Google to face antitrust regulators
Google antitrust issues
US antitrust regulators from the Federal Trade Commission (FTC) are set to question Google co-founders Larry Page and Sergey Brin.
The formal investigation will examine if Google abuses its current market power. Page and Brin will be answering questions on whether the dominant search engine unfairly ranks its own search results to the detriment of other businesses, and if Google increases its advertising rates for competitors.
Last year, the FTC set up an investigation into Google’s search advertising business. Regarding the current step up in the Google antitrust case, spokesperson Jill Hazelbaker refused to comment on the FTC’s proposed questions.
Europe wants answers
Along with this US investigation, the European Commission has also raised concerns about Google ranking and advertising. This Google antitrust investigation was first launched in November 2010 and a letter has since been sent to the search engine giant requesting an explanation as to how Google ranks itself and others.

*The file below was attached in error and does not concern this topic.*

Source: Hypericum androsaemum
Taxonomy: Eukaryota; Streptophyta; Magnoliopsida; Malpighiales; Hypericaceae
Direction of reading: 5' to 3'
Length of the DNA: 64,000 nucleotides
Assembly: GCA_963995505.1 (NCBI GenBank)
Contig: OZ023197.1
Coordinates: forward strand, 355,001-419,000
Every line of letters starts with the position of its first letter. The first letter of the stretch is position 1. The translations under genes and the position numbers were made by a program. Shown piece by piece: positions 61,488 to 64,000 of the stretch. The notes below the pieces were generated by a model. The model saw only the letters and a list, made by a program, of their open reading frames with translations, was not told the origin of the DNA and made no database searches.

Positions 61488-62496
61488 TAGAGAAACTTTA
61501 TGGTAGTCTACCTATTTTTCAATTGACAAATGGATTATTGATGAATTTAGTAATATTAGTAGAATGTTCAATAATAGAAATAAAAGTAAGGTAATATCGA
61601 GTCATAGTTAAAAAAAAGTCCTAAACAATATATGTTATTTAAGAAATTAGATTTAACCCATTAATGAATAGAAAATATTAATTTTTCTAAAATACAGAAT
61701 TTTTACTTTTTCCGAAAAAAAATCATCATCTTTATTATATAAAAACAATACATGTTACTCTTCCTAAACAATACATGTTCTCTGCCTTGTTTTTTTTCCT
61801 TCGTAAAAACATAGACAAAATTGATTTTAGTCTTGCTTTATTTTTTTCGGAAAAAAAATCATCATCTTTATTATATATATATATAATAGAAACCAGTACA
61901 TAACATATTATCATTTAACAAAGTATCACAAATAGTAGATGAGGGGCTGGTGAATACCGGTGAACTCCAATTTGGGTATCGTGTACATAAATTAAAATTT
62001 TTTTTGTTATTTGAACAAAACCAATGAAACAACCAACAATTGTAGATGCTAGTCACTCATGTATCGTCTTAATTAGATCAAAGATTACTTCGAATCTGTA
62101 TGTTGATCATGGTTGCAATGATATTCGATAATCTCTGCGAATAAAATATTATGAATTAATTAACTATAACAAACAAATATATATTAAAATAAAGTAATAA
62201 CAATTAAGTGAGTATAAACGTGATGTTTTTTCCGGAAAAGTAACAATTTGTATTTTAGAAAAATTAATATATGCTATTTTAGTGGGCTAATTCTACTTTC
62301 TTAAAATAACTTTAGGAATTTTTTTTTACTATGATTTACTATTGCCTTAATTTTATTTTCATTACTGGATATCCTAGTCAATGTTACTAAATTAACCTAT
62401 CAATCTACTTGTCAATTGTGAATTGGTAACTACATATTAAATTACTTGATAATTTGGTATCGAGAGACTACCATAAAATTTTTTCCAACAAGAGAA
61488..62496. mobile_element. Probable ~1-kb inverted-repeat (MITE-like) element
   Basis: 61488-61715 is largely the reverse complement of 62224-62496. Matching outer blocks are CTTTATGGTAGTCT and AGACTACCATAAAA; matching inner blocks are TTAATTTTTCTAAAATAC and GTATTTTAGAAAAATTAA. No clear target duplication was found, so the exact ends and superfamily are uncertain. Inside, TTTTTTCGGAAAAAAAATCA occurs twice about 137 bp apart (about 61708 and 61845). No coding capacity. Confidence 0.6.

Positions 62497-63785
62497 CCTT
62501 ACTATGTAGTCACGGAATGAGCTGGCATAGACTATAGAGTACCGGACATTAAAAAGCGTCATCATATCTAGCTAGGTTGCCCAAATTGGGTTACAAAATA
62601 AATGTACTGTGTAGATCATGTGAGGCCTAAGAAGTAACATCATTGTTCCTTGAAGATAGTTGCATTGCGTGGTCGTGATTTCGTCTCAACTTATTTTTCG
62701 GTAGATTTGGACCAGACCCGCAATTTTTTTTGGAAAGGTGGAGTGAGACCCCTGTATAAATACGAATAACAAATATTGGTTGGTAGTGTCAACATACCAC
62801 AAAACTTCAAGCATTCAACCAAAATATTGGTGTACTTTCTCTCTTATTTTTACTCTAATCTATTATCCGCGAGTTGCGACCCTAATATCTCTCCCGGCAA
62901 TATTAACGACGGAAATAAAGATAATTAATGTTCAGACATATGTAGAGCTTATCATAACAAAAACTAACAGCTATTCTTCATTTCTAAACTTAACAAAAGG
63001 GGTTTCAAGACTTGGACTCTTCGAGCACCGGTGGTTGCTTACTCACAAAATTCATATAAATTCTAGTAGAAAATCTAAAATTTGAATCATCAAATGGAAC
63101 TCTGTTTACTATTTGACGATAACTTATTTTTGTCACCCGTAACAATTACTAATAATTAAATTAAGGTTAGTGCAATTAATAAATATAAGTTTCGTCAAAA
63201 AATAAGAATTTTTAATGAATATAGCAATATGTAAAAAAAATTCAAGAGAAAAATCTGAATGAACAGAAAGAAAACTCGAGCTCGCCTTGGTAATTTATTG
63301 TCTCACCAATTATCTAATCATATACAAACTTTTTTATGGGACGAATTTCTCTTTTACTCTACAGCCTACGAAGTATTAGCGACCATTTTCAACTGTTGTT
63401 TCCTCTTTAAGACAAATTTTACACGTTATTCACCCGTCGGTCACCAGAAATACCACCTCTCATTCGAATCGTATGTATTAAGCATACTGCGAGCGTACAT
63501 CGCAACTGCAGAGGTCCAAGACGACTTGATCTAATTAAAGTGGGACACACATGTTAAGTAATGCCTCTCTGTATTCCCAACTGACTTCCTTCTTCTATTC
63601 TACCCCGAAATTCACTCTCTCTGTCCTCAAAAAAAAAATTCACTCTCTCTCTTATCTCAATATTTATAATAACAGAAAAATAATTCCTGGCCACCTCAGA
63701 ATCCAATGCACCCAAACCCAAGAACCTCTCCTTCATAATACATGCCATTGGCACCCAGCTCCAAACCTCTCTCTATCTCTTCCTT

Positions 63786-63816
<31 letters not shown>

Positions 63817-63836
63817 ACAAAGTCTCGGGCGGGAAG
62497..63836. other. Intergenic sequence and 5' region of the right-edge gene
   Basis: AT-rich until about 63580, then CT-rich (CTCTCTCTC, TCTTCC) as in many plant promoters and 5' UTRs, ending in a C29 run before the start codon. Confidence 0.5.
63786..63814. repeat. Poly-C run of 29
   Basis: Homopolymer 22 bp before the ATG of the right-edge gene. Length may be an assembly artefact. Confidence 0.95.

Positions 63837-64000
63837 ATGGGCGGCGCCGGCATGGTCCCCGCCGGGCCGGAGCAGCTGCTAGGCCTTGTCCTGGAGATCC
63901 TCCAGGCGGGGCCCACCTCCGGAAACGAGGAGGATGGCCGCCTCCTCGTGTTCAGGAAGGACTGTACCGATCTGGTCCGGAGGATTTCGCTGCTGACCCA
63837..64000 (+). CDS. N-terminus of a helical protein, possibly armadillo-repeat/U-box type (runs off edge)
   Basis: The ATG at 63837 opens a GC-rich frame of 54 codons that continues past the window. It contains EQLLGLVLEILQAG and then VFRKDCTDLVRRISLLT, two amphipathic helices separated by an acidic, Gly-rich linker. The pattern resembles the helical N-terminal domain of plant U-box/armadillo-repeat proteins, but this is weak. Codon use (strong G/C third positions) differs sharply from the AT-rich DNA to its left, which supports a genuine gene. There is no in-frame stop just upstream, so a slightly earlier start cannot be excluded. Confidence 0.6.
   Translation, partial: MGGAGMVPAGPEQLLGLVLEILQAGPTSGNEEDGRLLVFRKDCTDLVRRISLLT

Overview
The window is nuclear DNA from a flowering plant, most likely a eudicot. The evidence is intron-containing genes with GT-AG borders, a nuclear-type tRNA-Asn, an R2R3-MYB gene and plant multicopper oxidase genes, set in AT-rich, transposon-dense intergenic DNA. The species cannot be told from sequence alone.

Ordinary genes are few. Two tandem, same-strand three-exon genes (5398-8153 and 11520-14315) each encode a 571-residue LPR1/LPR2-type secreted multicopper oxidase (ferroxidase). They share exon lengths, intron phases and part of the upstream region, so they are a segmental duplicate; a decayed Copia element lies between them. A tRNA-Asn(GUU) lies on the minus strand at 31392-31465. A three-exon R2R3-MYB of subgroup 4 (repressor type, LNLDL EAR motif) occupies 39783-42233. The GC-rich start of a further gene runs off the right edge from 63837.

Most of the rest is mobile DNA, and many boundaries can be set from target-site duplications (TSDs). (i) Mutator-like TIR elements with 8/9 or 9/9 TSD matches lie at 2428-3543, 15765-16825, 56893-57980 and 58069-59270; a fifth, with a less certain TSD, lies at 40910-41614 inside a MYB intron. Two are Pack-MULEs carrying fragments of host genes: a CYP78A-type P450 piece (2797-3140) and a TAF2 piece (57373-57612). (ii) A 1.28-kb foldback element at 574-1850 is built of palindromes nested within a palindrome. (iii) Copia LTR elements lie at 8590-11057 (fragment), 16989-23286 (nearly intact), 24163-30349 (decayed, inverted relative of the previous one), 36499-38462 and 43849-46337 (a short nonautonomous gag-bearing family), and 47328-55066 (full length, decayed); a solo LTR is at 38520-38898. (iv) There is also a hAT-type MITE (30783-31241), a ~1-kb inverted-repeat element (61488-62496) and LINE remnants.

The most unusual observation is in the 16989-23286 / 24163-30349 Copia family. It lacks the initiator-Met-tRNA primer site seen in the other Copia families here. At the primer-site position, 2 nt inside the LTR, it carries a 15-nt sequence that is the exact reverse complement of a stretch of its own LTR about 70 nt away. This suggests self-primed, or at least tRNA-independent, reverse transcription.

Joaquin Almunia, vice president of the European Commission, said: “The Commission launched an antitrust investigation into allegations that Google had abused a dominant market position. […] I believe that these fast-moving markets would particularly benefit from a quick resolution of the competition issues identified.” The Commission could charge Google 10 percent of its global revenues and order changes to its operations.
Daniel Nolan, managing director at theEword, said: “Google has faced a number of antitrust investigations. With the US investigation currently stepping up and the European Commission requesting an answer, Google may soon have to provide the necessary responses regarding its position in SERPs along with its advertising rates.”